Gender Questions Hover Over Champion Runner : Shots - Health News Genetic testing doesn't tell the whole story about an athlete's gender, so verification can be tricky.
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Gender Questions Hover Over Champion Runner

South African runner Caster Semenya celebrates victory. Olivier Morin/AFP/Getty Images hide caption

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Olivier Morin/AFP/Getty Images

South African runner Caster Semenya celebrates victory.

Olivier Morin/AFP/Getty Images

A victory that should have brought unalloyed joy to South African runner Caster Semenya has been marred by doubts about her gender.

She trounced the competition to win the 800-meter race at the World Athletics Championship in Berlin Wednesday. But is the 18-year-old a woman?

Her family says the accusations by rivals are ludicrous. But the International Association of Athletic Federations has asked Semenya to be tested, and the results may take months, the Los Angeles Times reports. A group of specialists will assess Semenya, the BBC reports, with the tests going far beyond a simple genetic check.

Suspicions fueled by Semenya's appearance and athletic performance have dogged her for years. A principal at a school she attended told the Star of South Africa, "Some schools, suspecting that she was not a girl, even demanded that her status be checked. But each time they returned from the toilet, she would be cleared and the competition would resume."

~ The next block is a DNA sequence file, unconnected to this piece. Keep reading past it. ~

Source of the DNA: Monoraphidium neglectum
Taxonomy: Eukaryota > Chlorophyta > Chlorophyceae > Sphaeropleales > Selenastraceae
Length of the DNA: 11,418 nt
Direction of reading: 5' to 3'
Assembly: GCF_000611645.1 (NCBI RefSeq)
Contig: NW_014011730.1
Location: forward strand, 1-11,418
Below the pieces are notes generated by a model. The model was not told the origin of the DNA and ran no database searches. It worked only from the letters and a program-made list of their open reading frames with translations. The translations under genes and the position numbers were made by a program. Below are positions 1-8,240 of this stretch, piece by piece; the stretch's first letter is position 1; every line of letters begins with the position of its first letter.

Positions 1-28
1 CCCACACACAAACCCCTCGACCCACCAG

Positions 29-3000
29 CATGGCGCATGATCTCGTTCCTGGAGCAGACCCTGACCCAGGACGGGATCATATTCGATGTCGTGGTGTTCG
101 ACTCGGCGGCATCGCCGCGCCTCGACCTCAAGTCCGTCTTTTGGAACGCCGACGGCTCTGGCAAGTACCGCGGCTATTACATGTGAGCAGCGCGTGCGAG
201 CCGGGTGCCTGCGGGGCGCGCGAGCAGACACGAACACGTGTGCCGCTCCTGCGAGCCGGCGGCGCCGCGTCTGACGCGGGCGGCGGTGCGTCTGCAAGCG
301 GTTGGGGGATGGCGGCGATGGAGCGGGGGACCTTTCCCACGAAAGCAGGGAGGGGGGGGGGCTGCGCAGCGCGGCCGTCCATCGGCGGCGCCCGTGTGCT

But how do medical authorities settle a gender question? It's not so easy, as Nature reports online.

In the '60s, physical exams gave way to testing cells collected with a swab wiped across the inside of the cheek. If the cells had two X chromosomes, then the athlete was female. An X and Y meant it was a guy.

Nice try, but Myron Genel, a Yale pediatrician involved in sports testing from way back, tells Nature the assays were "notoriously unreliable."

The IAAF and others later dropped the test because chromosomes aren't everything when it comes to a person's physical characteristics. Some people with two X chromosomes can become masculine while others with an X and Y never do. Then there are males with Kleinfelter's syndrome, who are XXY, another confounder.

Genel, writing in Lancet in 2005, pointed out that the International Olympic Committee ran into problems even after switching to a more sophisticated genetic test. At the 1996 Summer Games in Atlanta, eight of 3,387 female athletes appeared to be male according to the results.

But it turned out that seven had androgen insensitivity, a condition in which people are genetically male but develop female characteristics because their bodies are unresponsive to male hormones. Those seven athletes, and an eighth with a different condition, were allowed to compete as women.

After looking at the cost and limited value of the testing, the IOC dropped the requirement before the 2000 Sydney Summer Games. Verification of gender can still be requested, but the determination is made using a variety of information--not just a genetic test.

Genel and a co-author conclude their Lancet essay: "laboratory-based genetic screening for female gender in sport is history, saving a lot of embarrassment--and money."